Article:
3) The story producers will often talk crap on other people in the reality show in private interviews to get reactions out of contestants. ‘Did you hear that so and so said this about you?’ Drinking also helps fuel drama. And they cast people who are going to be dramatic anyway.
4) Producers will also select people to be on the show. Like Pawn Stars, the producers select which customers get to be on the show. With Hardcore Pawn, it’s the same thing, but more for a dramatic event rather than someone who has something interesting.
5) If it’s a game show or any show where you win money, the federal government sends a representative to make sure the game is fair,”
So there you have it, straight from the horse’s mouth. Apparently, there are laws against rigged game shows.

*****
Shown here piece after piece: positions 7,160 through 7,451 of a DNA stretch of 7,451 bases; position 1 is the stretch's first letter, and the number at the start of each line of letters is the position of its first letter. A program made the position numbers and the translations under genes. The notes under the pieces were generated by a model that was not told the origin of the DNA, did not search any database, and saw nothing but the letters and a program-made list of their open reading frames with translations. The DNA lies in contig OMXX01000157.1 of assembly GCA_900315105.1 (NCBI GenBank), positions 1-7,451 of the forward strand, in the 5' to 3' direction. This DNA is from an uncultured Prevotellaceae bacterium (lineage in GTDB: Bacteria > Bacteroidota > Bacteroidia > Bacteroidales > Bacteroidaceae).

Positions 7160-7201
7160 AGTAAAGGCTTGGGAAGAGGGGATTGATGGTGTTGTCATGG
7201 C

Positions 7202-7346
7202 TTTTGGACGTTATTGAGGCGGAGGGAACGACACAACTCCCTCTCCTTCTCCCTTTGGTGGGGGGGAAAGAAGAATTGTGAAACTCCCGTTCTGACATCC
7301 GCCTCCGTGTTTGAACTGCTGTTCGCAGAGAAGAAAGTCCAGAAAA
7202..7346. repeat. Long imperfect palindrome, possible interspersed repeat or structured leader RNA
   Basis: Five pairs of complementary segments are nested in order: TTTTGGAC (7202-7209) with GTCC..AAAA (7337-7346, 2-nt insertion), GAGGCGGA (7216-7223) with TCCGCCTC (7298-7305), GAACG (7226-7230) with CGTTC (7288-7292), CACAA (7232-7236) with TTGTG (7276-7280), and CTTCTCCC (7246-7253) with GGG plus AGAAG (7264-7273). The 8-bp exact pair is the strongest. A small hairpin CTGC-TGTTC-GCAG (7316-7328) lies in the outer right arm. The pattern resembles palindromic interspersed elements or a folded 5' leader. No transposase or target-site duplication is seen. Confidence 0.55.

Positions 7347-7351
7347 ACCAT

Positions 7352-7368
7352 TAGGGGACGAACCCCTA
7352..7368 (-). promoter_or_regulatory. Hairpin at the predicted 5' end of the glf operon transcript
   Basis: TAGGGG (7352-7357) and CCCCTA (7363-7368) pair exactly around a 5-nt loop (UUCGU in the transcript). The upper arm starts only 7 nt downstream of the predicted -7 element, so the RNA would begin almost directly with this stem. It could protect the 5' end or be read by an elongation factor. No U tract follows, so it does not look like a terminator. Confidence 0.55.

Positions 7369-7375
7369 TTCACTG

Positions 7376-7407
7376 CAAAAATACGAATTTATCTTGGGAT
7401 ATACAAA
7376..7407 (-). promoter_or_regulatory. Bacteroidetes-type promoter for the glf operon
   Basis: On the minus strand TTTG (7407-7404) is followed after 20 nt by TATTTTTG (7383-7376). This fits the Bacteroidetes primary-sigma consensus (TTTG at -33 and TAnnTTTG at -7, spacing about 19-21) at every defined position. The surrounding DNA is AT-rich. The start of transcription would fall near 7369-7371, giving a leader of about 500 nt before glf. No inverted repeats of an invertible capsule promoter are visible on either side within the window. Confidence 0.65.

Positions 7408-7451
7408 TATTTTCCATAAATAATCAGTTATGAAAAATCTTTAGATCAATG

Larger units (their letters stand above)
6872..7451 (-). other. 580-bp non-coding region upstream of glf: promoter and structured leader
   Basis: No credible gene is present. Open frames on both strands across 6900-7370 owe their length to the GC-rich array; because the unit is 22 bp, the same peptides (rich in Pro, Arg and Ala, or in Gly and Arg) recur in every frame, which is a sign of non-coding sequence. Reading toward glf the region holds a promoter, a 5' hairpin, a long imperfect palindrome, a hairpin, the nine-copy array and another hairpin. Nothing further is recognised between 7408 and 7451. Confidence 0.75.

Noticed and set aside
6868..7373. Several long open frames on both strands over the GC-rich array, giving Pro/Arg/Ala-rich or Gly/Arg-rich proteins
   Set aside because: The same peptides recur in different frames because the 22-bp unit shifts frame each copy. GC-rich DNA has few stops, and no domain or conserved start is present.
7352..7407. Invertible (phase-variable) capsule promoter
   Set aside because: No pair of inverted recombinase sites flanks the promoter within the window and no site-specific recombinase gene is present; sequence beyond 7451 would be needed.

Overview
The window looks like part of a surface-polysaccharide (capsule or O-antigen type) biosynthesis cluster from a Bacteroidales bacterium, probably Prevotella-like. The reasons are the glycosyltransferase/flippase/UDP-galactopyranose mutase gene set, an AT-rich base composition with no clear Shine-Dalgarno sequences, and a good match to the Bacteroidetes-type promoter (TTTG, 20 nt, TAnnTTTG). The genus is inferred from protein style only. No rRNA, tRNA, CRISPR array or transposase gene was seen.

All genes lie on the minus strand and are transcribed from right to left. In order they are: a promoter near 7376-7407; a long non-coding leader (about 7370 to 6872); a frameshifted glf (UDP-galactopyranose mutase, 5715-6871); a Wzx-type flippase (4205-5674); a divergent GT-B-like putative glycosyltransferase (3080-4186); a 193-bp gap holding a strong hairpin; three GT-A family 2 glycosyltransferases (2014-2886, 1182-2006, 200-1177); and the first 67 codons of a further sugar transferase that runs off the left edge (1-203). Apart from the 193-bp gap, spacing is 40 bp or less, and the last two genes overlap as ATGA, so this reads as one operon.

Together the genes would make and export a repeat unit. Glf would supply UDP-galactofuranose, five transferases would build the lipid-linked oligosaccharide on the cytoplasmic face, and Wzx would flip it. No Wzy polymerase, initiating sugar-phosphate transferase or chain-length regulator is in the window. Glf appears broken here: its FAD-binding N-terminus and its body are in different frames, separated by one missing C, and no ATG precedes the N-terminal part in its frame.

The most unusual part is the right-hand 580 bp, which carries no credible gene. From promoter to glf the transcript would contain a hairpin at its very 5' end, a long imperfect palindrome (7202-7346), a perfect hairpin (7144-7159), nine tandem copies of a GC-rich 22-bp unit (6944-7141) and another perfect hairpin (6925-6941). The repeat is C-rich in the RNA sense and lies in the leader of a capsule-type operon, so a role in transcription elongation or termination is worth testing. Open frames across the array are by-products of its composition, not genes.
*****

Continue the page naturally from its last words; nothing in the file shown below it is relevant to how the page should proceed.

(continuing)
How Cash Cab Contestants Are Chosen
This family got jipped into starring on Cash Cab. He reports that his dad and his friend were invited to go on a gourmet cooking show one day while at the bar. He was with them and, while only 14, got invited too. The promoter gave him instructions of where to meet and not to eat a big lunch since there would be a multi-course meal at an upscale restaurant. On the day of the meeting, the poster remembers skipping lunch and leaving school early only to be guided to a strange part of Manhattan near the Hudson. The producer called and sent them a taxi to pick them up and to their great astonishment, they were met with lights and cameras. The bald-headed host completed his filming and after they lost and got kicked out in Chelsea, had to spend their own money for food and a ride home. How disappointing!
60 Minute Non-Makeover
In the British show, 60 Minute Makeover, a person’s family calls experts to refurbish their home while they’re away. I got invited while in university and expected to take part in an the hour-long extravaganza. Lo and behold, 10 people were on the makeover team and spent from 8 am to the evening participating in filming.
According to the poster, this is how it went down: